I read several comics religously, lately, and all of them are on the web. It’s interesting how the webcomics market has changed over the last six or seven years—and here I’m talking about the abstract attention market, not monetization or such. Was a time, long past, when User Friendly was the shining example of success, the Internet’s answer to Dilbert, etc. Now it’s a footnote, an oddity in a bustling economy of comics offerings.
For one thing, there are more and more of them, which to be fair includes more and more crap. But there’s also a lot more good stuff, and notably there’s enough good stuff that reading webcomics is no longer an exercise of finding the most tolerable, but one of choosing from among all the quality stuff for the ones you like most.
There’s also the impressive growth, over time, in the quality of some of the comics. A look at old and new strips from Penny Arcade (1999, 2006) or Questionable Content (2003, 2006) paint a clear picture of just how much these folks have developed their work—writing and art—over time.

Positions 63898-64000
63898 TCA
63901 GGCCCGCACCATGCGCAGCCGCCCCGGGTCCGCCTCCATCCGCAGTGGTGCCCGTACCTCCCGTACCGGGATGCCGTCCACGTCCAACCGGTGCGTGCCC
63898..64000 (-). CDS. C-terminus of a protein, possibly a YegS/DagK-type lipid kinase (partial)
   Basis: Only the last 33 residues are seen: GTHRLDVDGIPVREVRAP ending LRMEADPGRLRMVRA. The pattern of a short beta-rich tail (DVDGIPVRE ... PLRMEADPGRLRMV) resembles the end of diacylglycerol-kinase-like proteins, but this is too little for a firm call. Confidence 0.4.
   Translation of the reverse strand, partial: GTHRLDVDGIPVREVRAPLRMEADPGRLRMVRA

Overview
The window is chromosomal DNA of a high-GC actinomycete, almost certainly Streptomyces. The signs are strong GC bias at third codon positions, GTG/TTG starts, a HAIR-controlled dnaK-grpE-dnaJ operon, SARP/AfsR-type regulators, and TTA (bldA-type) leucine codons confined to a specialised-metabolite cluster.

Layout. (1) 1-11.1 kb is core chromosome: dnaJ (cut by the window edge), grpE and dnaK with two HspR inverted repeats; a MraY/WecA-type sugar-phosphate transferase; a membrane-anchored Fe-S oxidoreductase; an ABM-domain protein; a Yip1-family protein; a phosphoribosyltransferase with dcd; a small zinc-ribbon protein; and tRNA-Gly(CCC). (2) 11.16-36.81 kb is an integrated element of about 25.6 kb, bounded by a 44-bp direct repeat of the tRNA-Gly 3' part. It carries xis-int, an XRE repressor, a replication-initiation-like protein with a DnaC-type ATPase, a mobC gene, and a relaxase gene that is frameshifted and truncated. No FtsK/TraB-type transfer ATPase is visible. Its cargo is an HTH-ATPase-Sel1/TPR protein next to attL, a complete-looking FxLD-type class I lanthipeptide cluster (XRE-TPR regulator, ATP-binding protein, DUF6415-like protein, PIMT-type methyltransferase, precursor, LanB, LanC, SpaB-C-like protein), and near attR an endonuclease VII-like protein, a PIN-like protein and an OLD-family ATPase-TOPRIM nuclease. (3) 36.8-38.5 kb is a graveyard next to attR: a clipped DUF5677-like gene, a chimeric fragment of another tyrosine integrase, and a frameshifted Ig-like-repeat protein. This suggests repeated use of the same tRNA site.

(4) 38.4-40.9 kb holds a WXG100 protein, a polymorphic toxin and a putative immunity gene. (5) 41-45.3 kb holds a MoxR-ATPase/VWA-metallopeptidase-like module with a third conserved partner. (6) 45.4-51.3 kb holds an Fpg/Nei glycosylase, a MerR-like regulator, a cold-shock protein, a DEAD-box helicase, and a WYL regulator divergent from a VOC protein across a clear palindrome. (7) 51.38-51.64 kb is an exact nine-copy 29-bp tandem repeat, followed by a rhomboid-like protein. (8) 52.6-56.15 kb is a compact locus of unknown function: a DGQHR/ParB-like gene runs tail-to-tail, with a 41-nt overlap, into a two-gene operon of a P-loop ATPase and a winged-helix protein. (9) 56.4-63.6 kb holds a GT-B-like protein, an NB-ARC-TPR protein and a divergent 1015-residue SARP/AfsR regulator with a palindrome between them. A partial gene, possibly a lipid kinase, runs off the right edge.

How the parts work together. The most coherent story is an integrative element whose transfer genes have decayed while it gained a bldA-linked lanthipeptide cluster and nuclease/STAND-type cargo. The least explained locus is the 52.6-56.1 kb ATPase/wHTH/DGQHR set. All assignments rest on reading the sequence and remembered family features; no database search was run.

It’s also worth noting that a few folks are now actually making their livings off these independent web comics. The few and the proud, no doubt, but it’s an exciting development.
My daily reading is a weird jumble: gag strips, indie art, niche humor, forced surreality, with the writing from one title to the next as varied as the art is (or vice versa). The hit-list: Cat and Girl, Wigu, Diesel Sweeties, White Ninja, Hate Song, Penny Arcade, Questionable Content, and Overcompensating.
Some of these I see as examples of what I could maybe pull off if I just think and plan and practice, practice, practice, and it’s inspiring to have the (potential) immediacy of access to the folks responsible for the output—the difference between a syndicated comic artist lurking on the far side of the daily comics page and some guy (or gal) on the other end of an email address or a post to their comic’s electronic forum.